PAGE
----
Most of us find silence uncomfortable, and this gets magnified if you are in an interview. Every question asked, rather than answering to the point and giving that required pause, we go on and on to a point where it gets nonsensical and unnecessary. It is better to answer the question asked and then stop. It tells the interviewer that you have finished answering, and he can now ask you another one.

E.g., they ask- How long did you work in your previous company? The correct answer would be to mention whatever period you spent there, say four years, and then stop. It might seem a little uncomfortable, but that is what the interviewer wanted to know. But what do we do? We are so awkward with the silence that we go on about the time spent in previous to previous organizations and then how you had spent some time at customer site for a project, the list goes on, and all that is unnecessary. So pause is necessary, and it is not awkward. You are giving the interviewer time to ask the next question.

5. Avoid the ummm’s and filler words

What happens if you suddenly have a brain freeze amid the interview. Practice a few possible statements that you can use to help you recollect your thoughts and get back on track. Using umms and filler words such as you know, etc., can give an impression you are not aware of the answer and are trying to beat around the bush, and you are not paying attention.

Instead, use sentences like if I heard you correctly, you asked me. And repeat the question. Doing this will clear your mind, and you can now answer confidently. Some of the other lines that you can use to buy you time are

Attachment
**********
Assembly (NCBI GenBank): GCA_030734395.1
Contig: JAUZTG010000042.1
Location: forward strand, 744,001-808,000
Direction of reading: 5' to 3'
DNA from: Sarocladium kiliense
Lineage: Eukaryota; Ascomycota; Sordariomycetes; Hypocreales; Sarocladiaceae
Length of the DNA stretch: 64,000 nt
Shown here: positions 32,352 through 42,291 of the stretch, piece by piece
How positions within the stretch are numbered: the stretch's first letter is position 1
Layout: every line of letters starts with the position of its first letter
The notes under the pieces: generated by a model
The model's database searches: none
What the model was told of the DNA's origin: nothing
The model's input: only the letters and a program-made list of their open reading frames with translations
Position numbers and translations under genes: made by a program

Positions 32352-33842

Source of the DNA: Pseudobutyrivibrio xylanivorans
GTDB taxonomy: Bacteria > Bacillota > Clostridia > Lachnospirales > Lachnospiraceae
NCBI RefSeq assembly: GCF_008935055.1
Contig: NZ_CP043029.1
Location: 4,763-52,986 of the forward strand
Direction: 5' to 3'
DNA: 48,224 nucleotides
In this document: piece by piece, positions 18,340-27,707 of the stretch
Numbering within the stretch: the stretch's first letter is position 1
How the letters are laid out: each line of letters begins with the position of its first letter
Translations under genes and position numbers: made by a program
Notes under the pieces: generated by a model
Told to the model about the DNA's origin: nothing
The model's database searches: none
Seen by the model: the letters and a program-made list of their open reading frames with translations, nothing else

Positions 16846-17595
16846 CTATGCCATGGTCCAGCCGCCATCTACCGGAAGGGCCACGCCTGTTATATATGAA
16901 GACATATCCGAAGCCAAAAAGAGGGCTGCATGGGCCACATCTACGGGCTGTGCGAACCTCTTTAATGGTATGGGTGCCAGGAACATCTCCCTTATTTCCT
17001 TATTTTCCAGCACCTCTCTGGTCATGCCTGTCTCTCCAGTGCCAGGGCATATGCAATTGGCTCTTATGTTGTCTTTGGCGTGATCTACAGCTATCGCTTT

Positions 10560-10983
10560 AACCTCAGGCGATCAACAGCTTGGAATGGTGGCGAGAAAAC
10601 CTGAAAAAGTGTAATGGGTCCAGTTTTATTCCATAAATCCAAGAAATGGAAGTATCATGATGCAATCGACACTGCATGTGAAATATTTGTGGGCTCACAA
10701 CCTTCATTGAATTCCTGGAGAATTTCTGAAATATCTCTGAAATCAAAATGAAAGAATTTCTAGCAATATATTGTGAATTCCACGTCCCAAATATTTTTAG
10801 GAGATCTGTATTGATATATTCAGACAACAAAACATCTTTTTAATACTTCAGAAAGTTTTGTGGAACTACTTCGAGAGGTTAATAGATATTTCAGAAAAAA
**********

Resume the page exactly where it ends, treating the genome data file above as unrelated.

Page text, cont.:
Can you repeat it, please?

I am sorry but I did not get the question.

A question that needs some thinking before I can give my opinion (take 2-3 seconds and not more than that)

However, use it only when it is necessary. Use it sparingly in situations where your response can seal the deal,

A tricky question that validates or checks for consistency to an earlier response.

6. Grab the opportunity to ask

Most of the interviewers end the interview by asking the question :

Do you have anything to ask us, or do you want to know something from us?

Please avoid saying- no questions, and I am fine. Use this opportunity to get clarity on the next steps. You are aware of timelines and what to expect when after the interview is over. You are not in the dark wondering: When will you hear from them, and more?

It is ok to ask-

When can I hear from you?

What are the next steps in the selection process and rough timelines?

Anything that I need to be aware of and prepare for in the next round. It might sound a little presumptuous, but it also reflects your confidence and attitude that you look forward to getting selected

7. Last but not least, thank you note

Despite whether you get the job or not always, remember to send a thank-you note to your interviewer for the time and effort they put in to conduct your interview. Highlight a couple of points about the person that impressed you during the interview. It goes a long way in building relationships, and you never know where you might meet them in the future in your professional circles.

Key takeaways

These seven interview skills are a template to help you prepare for the job you aspire and ace the interview. It will help you stay focused and tell you what to do in an awkward situation during the interview. Rest is dependent on the assessment of the interviewer based on your responses. So have a confident time while appearing for interviews, and all the best!!